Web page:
Cartilage is smooth tissue that covers the bone in a joint. Osteoarthritis (OA) is a gradual wearing down of cartilage. It can cause pain and limit movement.
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Cartilage is smooth tissue that covers the areas of bone that make up a joint. It provides a cushion for the bones and helps the joint work smoothly. Over time the impact, stress, and pressure on the joint can wear down the cartilage. The damage worsens over time. The cartilage may completely wear away and the bare bones rub together. Bone on bone friction causes pain and inflammation.
The wear and tear of the joint is a part of aging. However, it can be made worse. Injuries to the joint, weak muscles, or other medical conditions all add to and speed up the damage.
OA is more common in older adults. Other factors that may increase your chance of OA include:
OA is most common in larger joints that support weight such as the spine, hips, and knees. It is also common in active joints like the hand and feet. Common symptoms include:
You will be asked about your symptoms and medical history. A physical exam will be done. The doctor can often diagnose OA based on your symptoms.
Other tests are not always needed. The doctor may do more tests if your symptoms are not typical. The tests can help to rule out other issues like new injury. Test options may include:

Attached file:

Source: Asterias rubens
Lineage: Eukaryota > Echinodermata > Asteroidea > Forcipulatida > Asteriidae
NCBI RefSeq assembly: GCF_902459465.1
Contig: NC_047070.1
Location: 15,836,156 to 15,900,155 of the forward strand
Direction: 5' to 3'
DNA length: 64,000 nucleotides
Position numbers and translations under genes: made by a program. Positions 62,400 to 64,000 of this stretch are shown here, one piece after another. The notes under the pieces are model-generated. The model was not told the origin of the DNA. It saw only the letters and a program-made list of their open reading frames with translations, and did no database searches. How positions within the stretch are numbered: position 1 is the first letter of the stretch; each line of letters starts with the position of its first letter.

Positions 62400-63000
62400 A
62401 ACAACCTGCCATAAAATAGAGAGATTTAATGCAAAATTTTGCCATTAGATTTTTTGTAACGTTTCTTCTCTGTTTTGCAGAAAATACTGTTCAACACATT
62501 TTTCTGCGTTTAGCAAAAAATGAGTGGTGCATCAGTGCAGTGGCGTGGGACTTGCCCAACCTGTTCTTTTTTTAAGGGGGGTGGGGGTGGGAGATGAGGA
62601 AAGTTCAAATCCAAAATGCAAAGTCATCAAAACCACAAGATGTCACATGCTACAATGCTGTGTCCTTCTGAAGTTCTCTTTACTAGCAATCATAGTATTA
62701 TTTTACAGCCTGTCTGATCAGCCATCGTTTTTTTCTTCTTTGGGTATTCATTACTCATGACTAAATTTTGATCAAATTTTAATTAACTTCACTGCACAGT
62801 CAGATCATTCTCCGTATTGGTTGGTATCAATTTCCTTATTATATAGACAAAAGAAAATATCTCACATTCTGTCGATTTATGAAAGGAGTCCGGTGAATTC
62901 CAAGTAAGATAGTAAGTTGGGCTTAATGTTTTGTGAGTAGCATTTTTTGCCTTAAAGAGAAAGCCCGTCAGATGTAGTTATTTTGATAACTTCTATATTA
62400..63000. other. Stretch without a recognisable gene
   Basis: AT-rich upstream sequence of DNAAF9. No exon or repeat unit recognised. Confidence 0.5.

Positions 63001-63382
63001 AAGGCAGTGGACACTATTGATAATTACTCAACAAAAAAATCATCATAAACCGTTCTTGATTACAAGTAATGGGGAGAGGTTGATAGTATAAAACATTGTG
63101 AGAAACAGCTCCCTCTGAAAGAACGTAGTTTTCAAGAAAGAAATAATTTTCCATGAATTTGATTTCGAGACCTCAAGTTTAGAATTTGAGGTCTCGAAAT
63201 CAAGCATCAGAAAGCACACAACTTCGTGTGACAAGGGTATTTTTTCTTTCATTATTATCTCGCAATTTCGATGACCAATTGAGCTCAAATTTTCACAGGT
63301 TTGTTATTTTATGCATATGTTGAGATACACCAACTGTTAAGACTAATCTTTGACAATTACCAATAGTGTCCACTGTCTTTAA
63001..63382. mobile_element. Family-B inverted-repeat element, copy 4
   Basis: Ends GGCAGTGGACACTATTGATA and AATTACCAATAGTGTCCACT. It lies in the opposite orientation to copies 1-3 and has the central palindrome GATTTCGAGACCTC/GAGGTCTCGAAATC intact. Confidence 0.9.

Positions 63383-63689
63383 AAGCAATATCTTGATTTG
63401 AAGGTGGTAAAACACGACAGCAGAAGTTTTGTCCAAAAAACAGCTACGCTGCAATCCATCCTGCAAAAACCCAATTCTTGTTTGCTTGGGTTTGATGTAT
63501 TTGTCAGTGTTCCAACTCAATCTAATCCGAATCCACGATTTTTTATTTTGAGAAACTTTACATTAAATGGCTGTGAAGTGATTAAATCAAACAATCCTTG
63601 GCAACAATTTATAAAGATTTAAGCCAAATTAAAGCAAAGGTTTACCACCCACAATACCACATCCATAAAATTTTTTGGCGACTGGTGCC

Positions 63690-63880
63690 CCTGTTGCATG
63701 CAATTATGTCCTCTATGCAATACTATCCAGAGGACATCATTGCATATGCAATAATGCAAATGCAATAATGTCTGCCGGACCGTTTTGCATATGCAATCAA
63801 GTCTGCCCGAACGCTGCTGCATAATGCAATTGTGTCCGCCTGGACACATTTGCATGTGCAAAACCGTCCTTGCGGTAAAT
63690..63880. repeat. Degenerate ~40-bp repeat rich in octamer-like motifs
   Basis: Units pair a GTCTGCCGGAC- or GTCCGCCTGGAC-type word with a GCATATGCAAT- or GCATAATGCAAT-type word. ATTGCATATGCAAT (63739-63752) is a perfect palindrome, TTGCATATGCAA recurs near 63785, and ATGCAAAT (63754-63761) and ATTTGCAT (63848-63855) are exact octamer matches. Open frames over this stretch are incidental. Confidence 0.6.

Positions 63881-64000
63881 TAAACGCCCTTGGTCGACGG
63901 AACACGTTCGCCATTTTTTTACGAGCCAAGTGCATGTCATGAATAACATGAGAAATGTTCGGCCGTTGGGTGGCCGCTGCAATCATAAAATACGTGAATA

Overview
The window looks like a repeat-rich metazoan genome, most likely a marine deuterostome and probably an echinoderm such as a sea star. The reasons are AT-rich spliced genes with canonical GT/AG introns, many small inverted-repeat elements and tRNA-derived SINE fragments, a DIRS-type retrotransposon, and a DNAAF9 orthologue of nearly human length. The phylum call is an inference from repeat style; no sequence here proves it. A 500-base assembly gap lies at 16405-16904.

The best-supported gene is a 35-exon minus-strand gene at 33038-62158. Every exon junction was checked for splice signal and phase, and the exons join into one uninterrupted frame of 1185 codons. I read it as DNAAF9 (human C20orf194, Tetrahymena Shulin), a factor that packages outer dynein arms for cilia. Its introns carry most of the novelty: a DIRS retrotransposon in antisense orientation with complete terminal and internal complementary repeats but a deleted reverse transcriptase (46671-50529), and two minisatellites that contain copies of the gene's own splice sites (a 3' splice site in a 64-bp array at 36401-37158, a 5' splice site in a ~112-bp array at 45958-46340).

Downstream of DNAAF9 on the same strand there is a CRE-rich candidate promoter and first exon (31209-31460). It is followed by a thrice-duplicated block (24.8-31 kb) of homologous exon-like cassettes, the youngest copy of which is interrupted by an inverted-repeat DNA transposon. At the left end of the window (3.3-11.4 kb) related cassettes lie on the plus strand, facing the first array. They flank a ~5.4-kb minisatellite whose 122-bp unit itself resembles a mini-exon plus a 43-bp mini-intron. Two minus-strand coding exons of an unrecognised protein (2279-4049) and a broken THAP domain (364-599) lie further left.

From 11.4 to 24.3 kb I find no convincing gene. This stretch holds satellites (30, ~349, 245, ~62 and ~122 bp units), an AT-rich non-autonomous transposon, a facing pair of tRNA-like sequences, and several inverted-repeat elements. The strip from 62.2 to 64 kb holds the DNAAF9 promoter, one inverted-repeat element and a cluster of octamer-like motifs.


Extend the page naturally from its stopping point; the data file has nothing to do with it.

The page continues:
OA cannot be cured. Treatment is focused on:
Options may include:
Losing weight can lessen the stress on joints. The closer you are to your ideal weight, the greater the benefit. A dietitian can help with meal planning.
Muscles affect the alignment of the joint, how they move, and how much stress is placed on them. The stronger the muscles the less wear and tear happens with each movement. This can help slow progression of OA.
Strengthening the muscles that support the joint may also decrease OA pain and improve movement. Low impact options may help. For example, swimming and water aerobics improve muscle health with less impact on the joints. The doctor or an exercise specialist can help to create a program.
OA can make everyday tasks difficult. Physical or occupational therapy can provide new steps or devices to help you such as:
Other therapy options include:
Medications may help to manage pain or swelling. Options include:
Heat may help loosen stiff joints and improve movement. Hot water bottles, warm soaks, paraffin, or heating pads may help.
Ice may help decrease swelling and pain. It may be most useful after activity.
Alternative therapies may give some relief. It is best when used in combination with treatments above. It is important to work with your doctor to make sure all your efforts work together. Alternative options that have shown some promise with OA include:
Surgery may be needed for joints that are causing severe limits. It may be done to:
To reduce your chance of OA:
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Last reviewed September 2017 by Warren A. Bodine, DO, CAQSM Last Updated: 12/29/2017